In Yodlee v. Plaid Technology, No. 14-1445-LPS-CJB (D. Del. 2017), Judge Leonard Stark gave guidance on the boundaries of an admissible opinion for a reasonable royalty analysis in a patent case. Yodlee v. Plaid involves a patent relating to a method and apparatus for gathering summary information from websites and presenting that information as HyperText Markup Language. The Plaid software used a different pricing model and included features in addition to those allegedly covered by the patents in suit. Yodlee offered damage theories for both lost profits and reasonable royalties through damages expert Mark Robinson. Judge Stark’s comments on Mr. Robinson’s reasonable royalty analysis is interesting with respect to apportionment and profit splitting.
The apportionment requirement mandates that an expert apportion defendants profits between patented and unpatented features. Erricsson, Inc. v. D-Link Sys. Inc., 773 F.3d 1201 (Fed. Cir. 2014). In his expert report, Mr. Robinson attributed the patents contribution at 60%. Plaid argued that this was arbitrary. In response, Yodlee referenced Mr. Robinson’s analysis of the functionality of the accused product. Judge Stark was unpersuaded by Mr. Robinson’s apportionment analysis. Judge Stark held that Mr. Robinson’s analysis was deficient as he relied on witnesses not listed in Yodlee’s Rule 26 disclosures and Mr. Robinson’s analysis lacked sufficient detail in the explanation as to how the apportionment matter was justified. Judge Stark, however, allowed Mr. Robinson an opportunity to amend his report.
With regard to profit splitting Mr. Robinson’s portion of the reasonable royalty analysis Plaid sought to per se exclude as an impermissible “rule of thumb” profit split. In the author’s opinion, Mr. Robinson’s analysis was less of a “rule of thumb” and more of a arbitrary compromise between Yodlee’s minimum demand and the maximum Plaid would pay. Judge Stark found that Mr. Robinson’s analysis of the Georgia Pacific factors was far too superficial to justify a generic compromise between Yodlee’s minimum and Plaid’s maximum. In particular, Judge Stark held that the analysis must include accommodation for the different pricing models and failed to provide sufficient detail as to how the parties would reach various compromises. Again, Judge Stark allowed Mr. Robinson to supplement.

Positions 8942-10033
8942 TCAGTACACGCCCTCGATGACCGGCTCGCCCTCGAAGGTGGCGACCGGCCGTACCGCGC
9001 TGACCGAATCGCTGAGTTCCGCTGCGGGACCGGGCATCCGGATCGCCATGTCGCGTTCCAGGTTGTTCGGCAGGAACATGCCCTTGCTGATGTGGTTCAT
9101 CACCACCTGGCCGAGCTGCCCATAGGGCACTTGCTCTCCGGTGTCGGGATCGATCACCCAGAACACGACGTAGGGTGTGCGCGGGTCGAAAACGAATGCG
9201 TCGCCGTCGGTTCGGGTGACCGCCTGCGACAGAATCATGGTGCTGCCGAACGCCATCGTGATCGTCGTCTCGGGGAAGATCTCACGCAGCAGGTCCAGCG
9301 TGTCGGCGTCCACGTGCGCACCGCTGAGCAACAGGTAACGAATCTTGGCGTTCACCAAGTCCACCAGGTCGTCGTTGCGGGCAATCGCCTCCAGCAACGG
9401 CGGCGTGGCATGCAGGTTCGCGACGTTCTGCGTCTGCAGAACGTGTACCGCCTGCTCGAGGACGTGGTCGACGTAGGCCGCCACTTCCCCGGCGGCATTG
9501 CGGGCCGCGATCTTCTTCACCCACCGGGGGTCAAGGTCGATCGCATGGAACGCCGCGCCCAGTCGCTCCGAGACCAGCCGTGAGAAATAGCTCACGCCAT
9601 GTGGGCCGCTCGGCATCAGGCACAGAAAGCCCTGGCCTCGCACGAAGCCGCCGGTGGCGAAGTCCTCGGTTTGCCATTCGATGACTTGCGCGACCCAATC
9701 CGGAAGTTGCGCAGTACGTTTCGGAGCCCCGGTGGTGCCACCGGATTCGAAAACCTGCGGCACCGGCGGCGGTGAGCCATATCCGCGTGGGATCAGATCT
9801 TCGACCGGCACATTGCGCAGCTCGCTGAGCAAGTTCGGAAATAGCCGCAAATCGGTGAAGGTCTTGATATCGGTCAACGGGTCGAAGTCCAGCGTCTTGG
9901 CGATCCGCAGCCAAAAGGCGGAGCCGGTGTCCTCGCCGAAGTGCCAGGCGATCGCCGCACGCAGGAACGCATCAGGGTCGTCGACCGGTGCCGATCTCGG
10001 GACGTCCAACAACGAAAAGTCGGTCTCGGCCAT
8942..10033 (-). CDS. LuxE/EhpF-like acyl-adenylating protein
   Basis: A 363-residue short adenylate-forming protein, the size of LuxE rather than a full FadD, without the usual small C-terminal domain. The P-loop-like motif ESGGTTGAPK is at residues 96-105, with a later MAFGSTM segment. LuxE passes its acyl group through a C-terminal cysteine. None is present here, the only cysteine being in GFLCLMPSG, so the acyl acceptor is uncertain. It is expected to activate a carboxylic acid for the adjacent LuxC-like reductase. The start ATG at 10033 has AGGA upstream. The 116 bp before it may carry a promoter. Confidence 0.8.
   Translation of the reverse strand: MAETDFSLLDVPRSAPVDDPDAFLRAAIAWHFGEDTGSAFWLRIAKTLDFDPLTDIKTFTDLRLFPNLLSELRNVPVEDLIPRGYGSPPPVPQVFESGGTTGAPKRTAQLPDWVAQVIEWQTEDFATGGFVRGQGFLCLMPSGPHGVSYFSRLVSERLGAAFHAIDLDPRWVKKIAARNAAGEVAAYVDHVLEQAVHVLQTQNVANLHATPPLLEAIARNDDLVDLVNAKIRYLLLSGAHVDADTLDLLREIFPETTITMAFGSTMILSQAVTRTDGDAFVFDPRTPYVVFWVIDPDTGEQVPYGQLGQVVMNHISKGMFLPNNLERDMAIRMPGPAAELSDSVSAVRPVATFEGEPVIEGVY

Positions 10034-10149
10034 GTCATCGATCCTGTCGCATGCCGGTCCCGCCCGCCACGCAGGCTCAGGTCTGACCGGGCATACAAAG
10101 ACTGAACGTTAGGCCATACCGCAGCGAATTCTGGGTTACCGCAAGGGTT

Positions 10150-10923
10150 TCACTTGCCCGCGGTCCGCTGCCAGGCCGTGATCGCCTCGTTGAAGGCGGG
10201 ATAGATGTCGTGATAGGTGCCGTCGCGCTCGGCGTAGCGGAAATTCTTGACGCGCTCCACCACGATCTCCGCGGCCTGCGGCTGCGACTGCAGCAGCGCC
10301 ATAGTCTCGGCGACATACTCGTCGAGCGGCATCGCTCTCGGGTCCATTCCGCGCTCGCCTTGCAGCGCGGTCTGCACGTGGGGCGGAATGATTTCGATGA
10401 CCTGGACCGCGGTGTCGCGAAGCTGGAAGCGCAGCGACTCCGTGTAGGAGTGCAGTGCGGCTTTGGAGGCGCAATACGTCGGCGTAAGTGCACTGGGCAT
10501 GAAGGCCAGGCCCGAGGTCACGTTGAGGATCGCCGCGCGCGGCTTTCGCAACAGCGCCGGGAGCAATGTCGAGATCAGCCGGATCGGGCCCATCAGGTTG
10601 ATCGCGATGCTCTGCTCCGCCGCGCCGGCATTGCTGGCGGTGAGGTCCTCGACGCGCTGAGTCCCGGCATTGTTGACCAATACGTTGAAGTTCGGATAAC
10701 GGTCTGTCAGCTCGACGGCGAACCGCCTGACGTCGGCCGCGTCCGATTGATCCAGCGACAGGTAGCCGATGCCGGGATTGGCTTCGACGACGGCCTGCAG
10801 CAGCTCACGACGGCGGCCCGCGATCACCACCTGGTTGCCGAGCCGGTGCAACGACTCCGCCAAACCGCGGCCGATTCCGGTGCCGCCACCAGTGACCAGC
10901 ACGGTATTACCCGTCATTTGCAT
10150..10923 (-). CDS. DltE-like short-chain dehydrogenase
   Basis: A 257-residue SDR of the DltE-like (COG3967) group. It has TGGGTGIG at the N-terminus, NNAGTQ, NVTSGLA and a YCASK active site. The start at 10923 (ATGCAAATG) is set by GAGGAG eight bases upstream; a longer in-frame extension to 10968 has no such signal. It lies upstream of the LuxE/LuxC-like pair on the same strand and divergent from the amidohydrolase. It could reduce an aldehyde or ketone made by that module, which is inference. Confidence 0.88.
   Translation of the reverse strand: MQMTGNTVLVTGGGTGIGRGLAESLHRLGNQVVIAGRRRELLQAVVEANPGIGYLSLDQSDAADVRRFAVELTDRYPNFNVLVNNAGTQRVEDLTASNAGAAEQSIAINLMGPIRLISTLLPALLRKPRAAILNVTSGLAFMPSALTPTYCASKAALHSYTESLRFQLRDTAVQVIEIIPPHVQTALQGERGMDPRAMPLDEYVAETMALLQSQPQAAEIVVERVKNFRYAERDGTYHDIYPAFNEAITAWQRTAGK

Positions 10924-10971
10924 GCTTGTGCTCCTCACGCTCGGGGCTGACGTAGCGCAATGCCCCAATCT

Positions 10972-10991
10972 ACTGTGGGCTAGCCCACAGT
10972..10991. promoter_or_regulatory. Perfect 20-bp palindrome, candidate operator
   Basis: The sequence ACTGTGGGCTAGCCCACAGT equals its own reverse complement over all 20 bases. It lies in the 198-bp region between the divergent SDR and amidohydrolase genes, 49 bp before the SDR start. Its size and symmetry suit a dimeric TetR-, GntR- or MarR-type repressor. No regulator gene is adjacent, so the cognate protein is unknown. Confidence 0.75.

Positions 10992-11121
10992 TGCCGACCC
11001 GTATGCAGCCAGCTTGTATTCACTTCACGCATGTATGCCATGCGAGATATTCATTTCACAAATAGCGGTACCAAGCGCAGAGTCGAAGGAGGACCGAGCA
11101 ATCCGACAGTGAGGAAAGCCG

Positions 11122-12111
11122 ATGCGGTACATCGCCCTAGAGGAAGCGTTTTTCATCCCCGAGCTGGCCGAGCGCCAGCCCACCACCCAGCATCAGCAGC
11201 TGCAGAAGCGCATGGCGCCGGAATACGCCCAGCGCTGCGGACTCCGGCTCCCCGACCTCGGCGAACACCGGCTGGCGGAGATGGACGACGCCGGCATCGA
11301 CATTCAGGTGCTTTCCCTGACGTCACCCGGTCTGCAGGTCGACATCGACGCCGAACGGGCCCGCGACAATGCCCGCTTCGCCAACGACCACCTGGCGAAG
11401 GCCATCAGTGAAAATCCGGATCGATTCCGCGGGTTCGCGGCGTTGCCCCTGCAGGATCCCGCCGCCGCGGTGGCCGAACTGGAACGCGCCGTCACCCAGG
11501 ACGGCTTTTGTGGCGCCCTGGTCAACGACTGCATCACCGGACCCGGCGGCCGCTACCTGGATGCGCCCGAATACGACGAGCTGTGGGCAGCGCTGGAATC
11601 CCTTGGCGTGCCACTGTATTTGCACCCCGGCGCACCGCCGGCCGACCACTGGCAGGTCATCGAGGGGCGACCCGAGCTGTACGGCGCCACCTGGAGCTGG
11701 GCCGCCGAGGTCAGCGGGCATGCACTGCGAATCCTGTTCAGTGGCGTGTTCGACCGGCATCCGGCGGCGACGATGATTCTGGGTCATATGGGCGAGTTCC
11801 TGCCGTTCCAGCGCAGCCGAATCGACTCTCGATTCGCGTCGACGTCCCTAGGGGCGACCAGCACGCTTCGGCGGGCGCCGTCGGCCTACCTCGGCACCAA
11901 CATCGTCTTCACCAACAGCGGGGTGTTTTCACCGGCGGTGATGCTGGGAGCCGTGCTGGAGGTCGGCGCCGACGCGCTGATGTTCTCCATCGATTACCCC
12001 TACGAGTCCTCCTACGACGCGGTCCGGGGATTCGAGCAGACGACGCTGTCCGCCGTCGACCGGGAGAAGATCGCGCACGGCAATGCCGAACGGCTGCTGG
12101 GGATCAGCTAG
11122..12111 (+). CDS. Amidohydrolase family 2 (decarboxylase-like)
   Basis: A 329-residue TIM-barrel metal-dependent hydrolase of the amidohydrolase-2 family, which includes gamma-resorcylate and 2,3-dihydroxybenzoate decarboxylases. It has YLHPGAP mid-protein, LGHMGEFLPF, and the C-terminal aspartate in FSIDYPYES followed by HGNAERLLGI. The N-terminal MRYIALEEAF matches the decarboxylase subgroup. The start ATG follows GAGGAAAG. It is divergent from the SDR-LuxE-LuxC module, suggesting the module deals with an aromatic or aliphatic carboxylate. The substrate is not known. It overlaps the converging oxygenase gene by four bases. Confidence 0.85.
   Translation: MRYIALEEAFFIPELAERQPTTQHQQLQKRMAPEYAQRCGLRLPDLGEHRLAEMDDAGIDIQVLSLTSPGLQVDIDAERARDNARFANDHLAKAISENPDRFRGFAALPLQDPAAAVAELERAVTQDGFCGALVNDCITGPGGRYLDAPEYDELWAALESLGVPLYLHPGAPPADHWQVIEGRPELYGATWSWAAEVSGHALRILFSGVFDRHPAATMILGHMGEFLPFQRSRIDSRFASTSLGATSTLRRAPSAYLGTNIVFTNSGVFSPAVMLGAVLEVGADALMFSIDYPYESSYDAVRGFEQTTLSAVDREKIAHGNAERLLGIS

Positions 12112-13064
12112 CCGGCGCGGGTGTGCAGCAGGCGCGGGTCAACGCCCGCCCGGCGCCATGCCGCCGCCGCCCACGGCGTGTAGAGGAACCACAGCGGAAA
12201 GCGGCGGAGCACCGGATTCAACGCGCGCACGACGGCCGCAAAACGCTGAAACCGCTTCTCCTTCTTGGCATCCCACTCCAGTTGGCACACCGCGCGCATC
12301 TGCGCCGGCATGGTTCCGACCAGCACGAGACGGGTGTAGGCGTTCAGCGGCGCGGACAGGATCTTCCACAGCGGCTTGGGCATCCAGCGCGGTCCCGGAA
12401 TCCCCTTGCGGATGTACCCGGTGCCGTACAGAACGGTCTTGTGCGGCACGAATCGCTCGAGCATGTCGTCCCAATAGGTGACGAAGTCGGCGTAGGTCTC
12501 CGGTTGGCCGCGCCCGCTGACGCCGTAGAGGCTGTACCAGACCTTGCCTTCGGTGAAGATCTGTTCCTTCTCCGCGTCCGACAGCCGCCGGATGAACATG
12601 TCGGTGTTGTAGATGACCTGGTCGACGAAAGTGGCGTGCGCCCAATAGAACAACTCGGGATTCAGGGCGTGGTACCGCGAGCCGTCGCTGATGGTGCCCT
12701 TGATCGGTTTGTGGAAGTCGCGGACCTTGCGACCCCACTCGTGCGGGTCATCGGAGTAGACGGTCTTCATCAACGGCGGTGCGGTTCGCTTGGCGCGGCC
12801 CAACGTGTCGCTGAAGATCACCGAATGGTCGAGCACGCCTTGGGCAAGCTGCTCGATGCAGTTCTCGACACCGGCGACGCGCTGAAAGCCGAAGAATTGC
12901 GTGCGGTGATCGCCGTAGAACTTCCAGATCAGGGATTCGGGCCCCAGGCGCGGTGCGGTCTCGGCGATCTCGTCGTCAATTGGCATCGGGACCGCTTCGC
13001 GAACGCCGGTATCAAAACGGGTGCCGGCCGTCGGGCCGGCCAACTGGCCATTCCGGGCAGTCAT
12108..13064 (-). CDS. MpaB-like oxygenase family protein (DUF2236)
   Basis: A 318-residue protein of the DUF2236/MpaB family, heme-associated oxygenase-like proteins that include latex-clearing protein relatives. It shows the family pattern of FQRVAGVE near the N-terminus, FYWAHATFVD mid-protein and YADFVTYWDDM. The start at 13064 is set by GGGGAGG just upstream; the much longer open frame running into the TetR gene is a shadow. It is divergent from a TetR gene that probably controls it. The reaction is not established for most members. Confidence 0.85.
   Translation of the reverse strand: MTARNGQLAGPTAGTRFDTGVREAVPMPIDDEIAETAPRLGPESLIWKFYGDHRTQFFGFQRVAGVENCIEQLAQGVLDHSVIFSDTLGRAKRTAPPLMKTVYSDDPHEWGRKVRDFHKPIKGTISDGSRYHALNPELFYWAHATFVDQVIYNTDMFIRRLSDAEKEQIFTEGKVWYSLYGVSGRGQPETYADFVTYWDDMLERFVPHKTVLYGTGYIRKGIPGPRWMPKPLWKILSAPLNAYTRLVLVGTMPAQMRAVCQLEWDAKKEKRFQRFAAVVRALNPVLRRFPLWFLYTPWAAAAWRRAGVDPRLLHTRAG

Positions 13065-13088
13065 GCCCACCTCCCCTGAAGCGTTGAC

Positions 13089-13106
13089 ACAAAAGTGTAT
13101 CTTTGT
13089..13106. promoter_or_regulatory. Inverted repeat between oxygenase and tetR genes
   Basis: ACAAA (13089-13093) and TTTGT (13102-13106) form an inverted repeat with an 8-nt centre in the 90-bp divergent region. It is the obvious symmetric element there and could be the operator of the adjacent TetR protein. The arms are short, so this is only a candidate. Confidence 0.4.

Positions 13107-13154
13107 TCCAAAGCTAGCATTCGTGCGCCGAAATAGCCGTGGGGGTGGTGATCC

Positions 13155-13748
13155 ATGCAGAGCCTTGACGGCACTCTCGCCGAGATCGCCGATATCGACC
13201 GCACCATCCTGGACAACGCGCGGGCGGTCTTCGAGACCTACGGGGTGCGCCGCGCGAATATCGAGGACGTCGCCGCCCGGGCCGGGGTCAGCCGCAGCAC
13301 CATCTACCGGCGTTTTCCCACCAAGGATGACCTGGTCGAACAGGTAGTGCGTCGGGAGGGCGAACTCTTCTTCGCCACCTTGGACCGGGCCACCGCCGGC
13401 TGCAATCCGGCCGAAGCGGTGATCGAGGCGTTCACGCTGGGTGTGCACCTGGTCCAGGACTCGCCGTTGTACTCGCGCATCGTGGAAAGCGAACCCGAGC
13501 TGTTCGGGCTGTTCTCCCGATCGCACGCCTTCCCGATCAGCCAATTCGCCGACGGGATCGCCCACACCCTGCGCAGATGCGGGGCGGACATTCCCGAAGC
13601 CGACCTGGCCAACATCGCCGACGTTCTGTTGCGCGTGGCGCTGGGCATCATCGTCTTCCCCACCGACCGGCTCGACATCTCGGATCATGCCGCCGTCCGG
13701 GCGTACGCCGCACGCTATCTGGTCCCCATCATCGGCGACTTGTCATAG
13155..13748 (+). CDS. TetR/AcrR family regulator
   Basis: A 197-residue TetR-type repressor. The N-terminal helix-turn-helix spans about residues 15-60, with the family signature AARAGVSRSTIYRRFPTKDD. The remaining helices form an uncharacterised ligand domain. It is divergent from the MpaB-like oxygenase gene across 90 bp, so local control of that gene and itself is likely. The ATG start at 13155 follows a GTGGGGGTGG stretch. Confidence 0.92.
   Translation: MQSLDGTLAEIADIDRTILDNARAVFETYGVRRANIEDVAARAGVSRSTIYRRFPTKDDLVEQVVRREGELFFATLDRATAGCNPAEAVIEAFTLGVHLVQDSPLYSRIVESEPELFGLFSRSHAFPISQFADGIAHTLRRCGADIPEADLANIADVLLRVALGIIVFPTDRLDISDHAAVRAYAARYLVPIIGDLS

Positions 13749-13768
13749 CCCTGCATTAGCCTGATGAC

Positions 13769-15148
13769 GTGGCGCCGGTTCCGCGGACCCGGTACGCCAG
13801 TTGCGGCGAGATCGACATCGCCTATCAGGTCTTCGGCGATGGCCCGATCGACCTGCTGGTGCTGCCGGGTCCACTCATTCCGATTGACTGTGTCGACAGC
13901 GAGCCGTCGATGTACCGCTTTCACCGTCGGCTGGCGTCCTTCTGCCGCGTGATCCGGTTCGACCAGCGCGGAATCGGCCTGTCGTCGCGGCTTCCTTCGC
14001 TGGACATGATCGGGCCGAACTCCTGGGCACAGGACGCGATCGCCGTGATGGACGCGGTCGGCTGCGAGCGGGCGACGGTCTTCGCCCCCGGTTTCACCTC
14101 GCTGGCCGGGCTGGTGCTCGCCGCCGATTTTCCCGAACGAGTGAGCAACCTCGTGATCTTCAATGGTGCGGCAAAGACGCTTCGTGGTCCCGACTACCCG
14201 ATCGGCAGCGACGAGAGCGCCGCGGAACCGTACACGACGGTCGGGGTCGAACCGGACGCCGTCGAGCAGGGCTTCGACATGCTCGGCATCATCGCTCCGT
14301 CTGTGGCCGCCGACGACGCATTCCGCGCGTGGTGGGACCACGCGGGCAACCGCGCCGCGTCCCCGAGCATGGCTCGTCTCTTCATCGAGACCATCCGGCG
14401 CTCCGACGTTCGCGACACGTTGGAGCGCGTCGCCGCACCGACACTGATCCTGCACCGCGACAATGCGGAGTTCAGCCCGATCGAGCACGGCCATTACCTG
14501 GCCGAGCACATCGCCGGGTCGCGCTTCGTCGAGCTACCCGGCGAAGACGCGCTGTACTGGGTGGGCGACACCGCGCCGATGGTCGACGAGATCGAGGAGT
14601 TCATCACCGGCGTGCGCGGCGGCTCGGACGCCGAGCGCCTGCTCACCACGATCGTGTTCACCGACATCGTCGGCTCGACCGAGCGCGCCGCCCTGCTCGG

Lessons for Practice
Here, the main takeaways are to make sure that experts who materially rely on witnesses those witnesses should be identified to opposing counsel, and preferably in a Rule 26 disclosure to allow fair examination of the facts. Apportionment continues to be a centrally important issue in a damage analysis. The author recognizes that the different pricing models used by various software products may present challenges for a traditional Georgia Pacific analysis. Nonetheless a reasonable royalty should include as much detail as possible to support an admissible opinion.